Week 1: Baltimore Is No Longer a Viable Enterprise
The Wire Final Season
Week 1: Baltimore Is No Longer a Viable Enterprise
Talking television.
Jan. 7 2008 2:14 PM

The Wire Final Season


Dear David,

I admit, I wondered whether my reaction to the newsroom scenes was one of contempt born of familiarity. And it's certainly true that I've run into editors who have been monochromatically assholish, and reporters who absolutely burned with ambition. Why, it's even been said that I have, on occasion, burned with ambition. You, too, burn with ambition, but it's not so noticeable, because you're so unambitious about it.


But: I think I know a little bit about cops, being related to cops, and, more to the point, having written about cops, and David Simon's cops generally pass the verisimilitude test, and this newsroom, so far at least, does not. But, as they say on the TV news, only time will tell.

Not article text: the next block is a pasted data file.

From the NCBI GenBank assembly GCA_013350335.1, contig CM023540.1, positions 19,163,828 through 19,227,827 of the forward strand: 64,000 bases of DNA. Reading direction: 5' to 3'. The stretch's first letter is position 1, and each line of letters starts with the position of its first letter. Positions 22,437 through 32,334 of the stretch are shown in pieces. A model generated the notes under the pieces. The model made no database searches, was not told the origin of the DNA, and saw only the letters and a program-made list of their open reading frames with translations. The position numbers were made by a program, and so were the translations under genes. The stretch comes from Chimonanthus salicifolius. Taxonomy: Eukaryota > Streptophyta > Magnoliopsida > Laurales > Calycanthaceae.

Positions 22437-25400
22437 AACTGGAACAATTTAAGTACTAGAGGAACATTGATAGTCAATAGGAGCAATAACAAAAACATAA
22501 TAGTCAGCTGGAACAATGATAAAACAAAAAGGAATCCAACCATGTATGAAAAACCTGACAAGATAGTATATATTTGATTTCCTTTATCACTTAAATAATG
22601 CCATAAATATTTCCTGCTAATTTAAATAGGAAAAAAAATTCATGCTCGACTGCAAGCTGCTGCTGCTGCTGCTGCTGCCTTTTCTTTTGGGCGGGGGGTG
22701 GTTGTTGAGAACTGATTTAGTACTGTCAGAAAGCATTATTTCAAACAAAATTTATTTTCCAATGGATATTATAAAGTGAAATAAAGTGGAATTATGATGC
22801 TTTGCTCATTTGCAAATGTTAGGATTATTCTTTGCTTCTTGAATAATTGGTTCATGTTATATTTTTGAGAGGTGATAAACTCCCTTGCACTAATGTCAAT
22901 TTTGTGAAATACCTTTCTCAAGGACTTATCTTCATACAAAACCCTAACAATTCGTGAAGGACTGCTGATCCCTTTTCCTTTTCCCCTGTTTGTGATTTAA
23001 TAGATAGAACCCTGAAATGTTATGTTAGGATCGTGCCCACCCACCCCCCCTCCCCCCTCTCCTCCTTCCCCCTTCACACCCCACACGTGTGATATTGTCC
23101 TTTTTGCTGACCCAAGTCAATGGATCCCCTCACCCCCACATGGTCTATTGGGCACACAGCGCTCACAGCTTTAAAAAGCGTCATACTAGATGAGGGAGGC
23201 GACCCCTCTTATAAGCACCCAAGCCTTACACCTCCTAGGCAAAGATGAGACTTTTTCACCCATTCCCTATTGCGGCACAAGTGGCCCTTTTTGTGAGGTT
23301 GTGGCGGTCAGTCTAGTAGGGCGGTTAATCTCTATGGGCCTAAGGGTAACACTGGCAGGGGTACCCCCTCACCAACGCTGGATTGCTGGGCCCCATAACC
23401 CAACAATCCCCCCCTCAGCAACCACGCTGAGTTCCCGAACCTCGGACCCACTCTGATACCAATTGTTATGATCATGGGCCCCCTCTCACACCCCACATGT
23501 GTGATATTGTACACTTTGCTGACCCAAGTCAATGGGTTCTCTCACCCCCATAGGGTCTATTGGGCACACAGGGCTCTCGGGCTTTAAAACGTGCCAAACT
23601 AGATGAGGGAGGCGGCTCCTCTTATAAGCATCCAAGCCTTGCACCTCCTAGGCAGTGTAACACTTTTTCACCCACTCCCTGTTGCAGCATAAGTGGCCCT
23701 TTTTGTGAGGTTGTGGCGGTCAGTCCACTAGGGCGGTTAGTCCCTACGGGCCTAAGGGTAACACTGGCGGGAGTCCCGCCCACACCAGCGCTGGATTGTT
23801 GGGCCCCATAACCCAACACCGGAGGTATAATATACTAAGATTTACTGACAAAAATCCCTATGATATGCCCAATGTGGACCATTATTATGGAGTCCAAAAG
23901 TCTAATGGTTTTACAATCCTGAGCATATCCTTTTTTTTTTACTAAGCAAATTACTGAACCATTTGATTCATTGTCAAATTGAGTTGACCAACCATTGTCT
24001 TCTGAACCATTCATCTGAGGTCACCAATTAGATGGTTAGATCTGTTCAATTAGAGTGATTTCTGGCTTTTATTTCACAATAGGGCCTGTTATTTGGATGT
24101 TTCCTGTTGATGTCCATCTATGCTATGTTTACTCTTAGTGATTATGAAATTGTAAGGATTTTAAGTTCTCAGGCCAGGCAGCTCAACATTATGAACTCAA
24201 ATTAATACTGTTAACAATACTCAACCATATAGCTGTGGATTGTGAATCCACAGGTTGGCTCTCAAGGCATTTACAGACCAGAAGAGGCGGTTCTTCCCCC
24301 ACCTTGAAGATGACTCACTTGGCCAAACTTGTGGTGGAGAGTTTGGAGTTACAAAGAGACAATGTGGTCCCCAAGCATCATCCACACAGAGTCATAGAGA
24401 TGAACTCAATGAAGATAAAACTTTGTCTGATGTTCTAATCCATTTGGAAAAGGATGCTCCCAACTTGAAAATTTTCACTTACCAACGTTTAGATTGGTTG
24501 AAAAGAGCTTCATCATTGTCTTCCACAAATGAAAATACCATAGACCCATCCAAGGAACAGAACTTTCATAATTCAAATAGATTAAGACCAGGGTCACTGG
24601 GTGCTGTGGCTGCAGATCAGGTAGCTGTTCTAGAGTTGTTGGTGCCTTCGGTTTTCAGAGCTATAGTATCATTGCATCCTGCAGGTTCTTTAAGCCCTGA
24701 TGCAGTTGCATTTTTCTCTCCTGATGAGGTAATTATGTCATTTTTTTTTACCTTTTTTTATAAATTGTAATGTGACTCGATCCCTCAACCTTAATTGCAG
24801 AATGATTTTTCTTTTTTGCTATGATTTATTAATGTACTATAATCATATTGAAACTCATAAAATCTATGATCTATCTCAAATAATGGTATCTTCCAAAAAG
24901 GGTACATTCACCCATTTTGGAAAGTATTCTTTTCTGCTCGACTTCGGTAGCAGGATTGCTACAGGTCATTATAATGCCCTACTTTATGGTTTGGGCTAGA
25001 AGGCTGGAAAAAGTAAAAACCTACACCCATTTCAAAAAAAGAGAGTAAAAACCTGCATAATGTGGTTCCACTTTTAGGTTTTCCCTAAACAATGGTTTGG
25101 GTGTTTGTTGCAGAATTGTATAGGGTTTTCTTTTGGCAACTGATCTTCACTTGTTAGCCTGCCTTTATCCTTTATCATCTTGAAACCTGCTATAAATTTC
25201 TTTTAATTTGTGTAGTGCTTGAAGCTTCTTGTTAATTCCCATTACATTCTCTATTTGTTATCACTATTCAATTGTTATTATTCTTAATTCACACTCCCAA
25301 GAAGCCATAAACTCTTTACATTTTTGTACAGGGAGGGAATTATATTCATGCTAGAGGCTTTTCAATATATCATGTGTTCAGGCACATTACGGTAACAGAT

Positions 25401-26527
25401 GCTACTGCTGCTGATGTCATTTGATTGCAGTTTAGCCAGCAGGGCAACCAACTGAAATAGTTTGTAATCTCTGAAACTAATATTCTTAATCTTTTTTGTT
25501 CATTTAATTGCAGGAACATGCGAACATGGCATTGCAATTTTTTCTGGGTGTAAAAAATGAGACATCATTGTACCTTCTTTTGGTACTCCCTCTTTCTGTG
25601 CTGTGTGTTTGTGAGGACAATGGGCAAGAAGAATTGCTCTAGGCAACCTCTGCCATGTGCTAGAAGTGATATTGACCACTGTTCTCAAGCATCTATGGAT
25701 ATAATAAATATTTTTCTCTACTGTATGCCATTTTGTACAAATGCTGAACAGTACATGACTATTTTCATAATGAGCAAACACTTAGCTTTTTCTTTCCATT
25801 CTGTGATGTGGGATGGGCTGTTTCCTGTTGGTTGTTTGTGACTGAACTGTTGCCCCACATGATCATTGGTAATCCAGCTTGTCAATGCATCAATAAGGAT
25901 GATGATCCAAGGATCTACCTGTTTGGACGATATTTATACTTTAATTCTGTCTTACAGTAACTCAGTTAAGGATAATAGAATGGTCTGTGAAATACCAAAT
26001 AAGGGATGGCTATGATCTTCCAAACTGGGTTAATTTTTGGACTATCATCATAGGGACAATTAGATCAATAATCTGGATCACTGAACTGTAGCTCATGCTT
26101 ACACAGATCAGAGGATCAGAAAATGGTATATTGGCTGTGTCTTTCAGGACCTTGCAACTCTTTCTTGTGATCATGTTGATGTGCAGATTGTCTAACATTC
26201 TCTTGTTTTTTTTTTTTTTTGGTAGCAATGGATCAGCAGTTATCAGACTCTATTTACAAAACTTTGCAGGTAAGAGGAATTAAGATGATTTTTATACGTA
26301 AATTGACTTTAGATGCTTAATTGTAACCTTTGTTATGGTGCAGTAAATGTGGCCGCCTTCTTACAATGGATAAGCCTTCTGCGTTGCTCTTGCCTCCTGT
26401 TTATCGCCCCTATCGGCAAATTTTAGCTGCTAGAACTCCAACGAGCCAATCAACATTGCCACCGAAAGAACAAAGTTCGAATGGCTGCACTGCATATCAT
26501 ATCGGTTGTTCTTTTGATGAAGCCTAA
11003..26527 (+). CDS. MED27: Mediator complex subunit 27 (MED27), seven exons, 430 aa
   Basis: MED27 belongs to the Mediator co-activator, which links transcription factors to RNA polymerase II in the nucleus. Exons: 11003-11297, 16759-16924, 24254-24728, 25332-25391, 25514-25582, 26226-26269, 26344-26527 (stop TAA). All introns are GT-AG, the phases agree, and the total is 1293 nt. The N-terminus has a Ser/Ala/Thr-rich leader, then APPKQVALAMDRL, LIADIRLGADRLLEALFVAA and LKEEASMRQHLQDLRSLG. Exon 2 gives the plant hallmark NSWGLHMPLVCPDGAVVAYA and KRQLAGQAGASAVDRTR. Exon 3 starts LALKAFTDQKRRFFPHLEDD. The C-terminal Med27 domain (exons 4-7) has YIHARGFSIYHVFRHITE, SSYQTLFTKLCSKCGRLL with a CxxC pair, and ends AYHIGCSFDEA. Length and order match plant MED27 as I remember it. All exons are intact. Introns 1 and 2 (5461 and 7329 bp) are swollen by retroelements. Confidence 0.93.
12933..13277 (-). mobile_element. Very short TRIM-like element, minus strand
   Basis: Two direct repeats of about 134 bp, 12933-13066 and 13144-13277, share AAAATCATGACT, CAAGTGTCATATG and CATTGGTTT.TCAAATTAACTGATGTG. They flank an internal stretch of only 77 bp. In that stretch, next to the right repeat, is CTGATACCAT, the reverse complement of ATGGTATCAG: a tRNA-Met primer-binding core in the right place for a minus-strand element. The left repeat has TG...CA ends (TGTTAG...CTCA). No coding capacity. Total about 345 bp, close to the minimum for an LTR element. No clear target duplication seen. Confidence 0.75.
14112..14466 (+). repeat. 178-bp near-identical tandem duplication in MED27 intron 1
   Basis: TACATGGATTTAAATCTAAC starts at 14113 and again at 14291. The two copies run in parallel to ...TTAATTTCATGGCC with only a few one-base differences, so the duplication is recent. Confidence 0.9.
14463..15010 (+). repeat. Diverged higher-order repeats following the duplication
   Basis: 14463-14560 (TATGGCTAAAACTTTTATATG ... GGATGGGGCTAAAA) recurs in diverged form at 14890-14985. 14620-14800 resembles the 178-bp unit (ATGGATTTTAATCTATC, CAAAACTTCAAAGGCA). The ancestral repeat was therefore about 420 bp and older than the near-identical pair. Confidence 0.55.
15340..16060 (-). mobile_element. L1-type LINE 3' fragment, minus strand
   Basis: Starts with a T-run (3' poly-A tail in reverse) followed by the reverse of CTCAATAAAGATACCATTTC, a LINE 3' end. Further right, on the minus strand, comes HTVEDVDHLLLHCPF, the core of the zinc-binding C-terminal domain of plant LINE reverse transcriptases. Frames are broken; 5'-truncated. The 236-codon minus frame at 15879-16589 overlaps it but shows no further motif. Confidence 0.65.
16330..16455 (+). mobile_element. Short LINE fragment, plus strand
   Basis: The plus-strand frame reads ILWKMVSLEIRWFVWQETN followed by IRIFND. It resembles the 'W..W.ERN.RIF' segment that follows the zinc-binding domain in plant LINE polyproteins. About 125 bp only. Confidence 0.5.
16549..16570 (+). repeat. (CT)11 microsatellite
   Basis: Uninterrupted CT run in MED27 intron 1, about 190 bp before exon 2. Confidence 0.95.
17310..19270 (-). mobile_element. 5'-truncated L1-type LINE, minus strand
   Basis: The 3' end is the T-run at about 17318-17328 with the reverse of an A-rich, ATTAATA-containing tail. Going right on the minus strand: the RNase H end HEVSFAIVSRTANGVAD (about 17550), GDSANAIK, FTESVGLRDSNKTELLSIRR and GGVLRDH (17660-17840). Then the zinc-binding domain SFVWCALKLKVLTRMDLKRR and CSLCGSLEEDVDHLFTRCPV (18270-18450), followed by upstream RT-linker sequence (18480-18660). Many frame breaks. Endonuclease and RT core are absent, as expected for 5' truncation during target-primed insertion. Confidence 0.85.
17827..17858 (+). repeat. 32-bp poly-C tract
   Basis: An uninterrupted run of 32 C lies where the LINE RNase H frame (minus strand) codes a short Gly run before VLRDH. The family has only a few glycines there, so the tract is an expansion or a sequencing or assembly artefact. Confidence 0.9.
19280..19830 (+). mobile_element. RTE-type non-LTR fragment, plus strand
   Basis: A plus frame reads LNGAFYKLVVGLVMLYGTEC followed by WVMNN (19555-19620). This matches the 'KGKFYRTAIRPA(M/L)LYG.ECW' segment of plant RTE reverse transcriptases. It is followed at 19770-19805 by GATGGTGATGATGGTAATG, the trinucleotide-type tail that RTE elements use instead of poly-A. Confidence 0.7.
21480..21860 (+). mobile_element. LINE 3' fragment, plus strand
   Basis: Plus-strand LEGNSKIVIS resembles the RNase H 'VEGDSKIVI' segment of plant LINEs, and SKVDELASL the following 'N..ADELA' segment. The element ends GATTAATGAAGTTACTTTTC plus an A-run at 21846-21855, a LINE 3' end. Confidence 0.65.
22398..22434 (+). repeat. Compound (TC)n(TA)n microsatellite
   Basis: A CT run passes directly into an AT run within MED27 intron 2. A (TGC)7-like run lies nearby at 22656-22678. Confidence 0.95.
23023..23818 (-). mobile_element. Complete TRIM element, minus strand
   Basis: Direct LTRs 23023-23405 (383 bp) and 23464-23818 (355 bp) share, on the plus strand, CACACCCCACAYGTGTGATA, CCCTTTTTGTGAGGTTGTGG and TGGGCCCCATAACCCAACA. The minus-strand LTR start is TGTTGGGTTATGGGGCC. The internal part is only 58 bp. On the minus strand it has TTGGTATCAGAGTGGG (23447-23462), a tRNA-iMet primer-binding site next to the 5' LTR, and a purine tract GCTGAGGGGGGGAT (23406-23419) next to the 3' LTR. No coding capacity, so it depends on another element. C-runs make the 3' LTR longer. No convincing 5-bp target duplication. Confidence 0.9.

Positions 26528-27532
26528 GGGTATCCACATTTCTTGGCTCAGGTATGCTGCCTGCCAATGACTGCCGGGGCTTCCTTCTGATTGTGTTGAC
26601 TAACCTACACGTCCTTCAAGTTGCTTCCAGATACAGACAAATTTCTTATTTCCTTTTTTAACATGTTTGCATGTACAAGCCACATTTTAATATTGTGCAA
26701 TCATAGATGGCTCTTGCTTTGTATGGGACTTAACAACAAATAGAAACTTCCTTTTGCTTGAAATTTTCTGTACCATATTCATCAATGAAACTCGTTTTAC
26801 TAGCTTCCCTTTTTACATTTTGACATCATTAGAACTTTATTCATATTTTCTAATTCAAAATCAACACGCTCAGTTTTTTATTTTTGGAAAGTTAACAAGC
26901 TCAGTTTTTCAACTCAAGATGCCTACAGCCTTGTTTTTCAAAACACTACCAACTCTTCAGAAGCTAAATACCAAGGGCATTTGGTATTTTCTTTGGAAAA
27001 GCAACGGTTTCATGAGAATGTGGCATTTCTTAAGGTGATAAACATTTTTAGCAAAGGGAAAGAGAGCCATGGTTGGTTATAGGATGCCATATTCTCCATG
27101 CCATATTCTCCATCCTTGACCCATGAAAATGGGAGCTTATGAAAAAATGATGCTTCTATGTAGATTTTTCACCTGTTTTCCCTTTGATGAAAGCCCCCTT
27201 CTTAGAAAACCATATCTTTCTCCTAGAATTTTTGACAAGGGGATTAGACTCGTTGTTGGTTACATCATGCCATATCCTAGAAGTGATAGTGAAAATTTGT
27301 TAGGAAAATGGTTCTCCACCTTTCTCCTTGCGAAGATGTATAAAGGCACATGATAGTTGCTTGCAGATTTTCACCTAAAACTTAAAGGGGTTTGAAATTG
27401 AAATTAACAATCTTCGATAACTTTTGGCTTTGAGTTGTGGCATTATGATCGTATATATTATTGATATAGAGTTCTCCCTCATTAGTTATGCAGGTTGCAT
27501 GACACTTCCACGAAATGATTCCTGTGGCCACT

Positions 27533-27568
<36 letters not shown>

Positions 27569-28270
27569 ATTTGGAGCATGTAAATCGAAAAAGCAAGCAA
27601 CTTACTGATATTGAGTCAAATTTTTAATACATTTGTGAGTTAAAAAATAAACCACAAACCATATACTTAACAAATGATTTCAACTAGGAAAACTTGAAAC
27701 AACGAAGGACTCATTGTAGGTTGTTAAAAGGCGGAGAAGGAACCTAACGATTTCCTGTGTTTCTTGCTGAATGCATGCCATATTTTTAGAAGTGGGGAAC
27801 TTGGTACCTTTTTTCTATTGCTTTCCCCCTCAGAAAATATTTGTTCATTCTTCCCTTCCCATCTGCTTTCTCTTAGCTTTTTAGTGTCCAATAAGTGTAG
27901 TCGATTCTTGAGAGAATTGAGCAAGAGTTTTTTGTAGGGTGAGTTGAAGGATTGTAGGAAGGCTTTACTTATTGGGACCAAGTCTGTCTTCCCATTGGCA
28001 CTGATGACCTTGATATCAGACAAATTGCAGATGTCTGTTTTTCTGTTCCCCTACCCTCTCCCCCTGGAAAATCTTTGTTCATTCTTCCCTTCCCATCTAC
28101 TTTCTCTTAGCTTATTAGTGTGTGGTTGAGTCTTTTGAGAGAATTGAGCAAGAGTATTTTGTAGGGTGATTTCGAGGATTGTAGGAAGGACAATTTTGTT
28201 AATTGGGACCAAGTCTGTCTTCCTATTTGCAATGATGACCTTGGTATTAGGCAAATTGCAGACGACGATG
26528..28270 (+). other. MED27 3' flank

I don't see what you see in Carcetti. He's not shaking anyone down, is he? He's just trying to better his city and himself, which is what you'd expect. And his attack on the scumbag U.S. Attorney seemed motivated by righteous fury. It's no surprise that a sitting mayor would have an appreciation for low crime statistics. I've actually thought that Carcetti was, in a way, a stand-in for David Simon, who is made angry by—well, most everything, as Mark Bowden's new piece in the Atlantic shows—but mostly by the systematic abandonment of urban America. The bleakest moments for me in The Wire have not been the scenes of drug violence (although the harassment of Bubbles last season did break my heart), but those very effective moments, many starring Carcetti, which persuasively show that Baltimore itself is no longer a viable enterprise, and the reason it's not is because it is populated mainly by poor African-Americans, about whom America—Barack Obama notwithstanding—still doesn't give a shit. America's general disinterest in The Wire (and certainly the general disinterest of the people who vote for the Emmys) is a corollary to this larger disinterest, by the way.


Jeffrey Goldberg is a national correspondent for the Atlantic and the author of Prisoners: A Story of Friendship and Terror.